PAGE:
The structure is etched with vertical elements which give modulation, structure, protection from the sun, and resolve the whole building. Variable profiles are subtly modeled within a smooth and continuous design, where plans delicately suggest themselves. An ever-changing facade varies with the light, half-light, or shadow, and changes from more opaque and mysterious, to more transparent, revealing the light pulsating within it. The gesture resolves the project, protecting working space, creating courtyards in section, and public functions within the horizontal square. Mateus explains the reasoning behind the project as if it could not have been done any other way. First, to avoid blocking the connection to the city on the north and the river on the south, he and Francisco placed all the large programmatic elements underground, including parking, the entrance lobby, and an auditorium. The workspaces are grouped in two slender eight-story towers. To emphasize the sense of flow, transparency, and continuity at ground level, the team created a public square shaded by a lattice-like structure linking the east and west towers. Pedestrian bridges gently lift above the square to connect the towers on the site’s southern and northern edges. Finally, the desire for open, flexible offices, with light and views for EDP’s corporate and administrative departments, led the architects to create a glass facade supported by a complex structure of steel columns coated in white prefabricated GRC elements. These vertical finlike forms both shade the interior and lend the building its distinctive, ever-changing appearance. The architectural design shows an apparently effortless rationality underpinning the building’s steel and concrete structure. Yet the rigorous calculations were as much cultural as mathematical. In order to reaffirm EDP’s profile as a supporter of the arts, the company invited several internationally renowned architects and designers to execute the interiors.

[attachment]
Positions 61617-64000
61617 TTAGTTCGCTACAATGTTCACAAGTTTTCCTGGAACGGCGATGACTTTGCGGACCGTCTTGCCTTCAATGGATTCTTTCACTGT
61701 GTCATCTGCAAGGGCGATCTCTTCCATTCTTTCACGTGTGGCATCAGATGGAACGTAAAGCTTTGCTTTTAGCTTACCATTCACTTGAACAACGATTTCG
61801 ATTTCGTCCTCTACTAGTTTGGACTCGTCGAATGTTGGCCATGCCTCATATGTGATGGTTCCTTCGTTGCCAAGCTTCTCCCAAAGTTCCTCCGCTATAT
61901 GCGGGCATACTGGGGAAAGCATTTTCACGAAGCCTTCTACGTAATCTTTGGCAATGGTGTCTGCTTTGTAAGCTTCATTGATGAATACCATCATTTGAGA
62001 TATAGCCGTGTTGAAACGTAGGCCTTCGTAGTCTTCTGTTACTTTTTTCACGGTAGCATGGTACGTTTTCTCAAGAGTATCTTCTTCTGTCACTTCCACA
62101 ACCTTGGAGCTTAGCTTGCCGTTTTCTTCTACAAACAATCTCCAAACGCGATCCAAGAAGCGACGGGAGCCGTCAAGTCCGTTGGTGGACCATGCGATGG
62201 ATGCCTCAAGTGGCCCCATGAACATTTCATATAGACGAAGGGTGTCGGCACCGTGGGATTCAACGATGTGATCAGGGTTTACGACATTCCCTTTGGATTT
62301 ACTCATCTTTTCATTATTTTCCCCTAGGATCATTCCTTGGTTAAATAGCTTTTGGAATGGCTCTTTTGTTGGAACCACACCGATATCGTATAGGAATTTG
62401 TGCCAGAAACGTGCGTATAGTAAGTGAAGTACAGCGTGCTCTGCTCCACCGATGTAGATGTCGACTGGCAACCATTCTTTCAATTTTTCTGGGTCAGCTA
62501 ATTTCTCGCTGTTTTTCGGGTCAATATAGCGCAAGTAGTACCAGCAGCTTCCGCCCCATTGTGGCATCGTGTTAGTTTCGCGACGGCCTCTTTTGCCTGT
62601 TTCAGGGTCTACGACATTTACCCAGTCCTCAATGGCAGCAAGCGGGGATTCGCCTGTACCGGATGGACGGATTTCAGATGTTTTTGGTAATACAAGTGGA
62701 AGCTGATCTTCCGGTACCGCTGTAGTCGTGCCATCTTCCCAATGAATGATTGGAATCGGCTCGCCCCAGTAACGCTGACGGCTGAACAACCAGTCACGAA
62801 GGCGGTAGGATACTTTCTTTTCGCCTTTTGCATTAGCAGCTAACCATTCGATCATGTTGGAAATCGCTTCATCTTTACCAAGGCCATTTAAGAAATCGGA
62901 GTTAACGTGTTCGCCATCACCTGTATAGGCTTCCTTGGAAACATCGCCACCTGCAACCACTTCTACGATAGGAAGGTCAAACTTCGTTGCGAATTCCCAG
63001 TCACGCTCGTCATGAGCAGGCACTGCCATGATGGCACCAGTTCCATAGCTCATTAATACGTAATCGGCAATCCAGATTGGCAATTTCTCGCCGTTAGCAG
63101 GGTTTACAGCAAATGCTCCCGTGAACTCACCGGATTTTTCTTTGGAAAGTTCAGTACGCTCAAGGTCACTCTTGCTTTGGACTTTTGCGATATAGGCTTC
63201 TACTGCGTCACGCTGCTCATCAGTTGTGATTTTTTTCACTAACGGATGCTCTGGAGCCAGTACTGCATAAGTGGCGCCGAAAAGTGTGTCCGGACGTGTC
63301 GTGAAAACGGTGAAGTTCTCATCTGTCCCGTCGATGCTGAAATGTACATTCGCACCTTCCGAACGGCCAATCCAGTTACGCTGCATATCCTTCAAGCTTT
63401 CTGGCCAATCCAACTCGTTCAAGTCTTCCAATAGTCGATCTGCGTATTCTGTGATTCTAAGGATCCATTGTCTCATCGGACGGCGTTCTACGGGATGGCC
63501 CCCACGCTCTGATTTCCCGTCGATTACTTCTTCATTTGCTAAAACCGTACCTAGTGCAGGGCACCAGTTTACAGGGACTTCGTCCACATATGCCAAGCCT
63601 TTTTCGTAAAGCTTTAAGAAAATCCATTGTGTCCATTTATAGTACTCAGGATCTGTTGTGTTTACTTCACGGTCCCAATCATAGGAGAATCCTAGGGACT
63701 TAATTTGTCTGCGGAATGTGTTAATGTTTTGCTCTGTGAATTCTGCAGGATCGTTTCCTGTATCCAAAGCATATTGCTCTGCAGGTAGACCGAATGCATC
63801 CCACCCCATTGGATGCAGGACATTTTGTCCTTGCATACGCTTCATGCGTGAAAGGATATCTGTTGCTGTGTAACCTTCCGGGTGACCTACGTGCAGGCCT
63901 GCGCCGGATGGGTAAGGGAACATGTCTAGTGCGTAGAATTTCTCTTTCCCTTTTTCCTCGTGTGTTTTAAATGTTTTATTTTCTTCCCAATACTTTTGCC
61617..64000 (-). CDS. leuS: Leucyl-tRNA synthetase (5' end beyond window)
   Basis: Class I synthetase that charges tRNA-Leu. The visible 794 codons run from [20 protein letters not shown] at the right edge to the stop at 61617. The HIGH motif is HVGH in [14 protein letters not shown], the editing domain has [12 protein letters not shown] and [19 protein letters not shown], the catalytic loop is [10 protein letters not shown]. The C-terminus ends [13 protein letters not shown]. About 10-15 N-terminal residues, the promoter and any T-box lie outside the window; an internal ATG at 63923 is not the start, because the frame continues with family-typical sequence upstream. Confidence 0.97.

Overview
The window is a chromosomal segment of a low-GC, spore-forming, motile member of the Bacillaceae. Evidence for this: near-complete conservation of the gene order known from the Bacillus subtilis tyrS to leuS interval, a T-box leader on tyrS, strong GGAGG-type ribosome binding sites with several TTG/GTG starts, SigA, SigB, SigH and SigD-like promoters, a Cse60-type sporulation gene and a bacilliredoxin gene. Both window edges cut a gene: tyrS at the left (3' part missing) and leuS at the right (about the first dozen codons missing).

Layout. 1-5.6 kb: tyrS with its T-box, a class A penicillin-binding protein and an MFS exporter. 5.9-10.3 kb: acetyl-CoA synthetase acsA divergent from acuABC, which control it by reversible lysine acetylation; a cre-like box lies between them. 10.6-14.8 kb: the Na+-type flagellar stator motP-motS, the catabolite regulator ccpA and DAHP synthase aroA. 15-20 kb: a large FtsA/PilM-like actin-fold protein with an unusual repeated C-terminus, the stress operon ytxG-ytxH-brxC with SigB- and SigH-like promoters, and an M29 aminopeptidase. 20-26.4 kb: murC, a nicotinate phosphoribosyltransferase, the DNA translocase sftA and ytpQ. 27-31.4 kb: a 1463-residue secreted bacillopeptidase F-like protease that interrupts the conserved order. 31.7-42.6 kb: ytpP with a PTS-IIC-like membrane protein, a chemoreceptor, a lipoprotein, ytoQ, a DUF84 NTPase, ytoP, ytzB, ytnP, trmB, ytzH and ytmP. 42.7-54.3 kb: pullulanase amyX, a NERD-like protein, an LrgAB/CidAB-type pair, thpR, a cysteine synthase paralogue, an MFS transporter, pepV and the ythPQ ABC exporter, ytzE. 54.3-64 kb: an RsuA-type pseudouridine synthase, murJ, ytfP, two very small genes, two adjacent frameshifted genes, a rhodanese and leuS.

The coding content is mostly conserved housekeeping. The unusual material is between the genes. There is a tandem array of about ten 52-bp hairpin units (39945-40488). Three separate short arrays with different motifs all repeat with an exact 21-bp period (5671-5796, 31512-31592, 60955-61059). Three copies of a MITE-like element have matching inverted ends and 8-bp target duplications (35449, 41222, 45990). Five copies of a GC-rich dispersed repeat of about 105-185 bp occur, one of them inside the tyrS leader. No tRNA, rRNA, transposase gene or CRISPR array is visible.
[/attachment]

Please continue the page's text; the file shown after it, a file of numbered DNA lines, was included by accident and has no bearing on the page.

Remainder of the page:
Information provided in part by: Architectural Record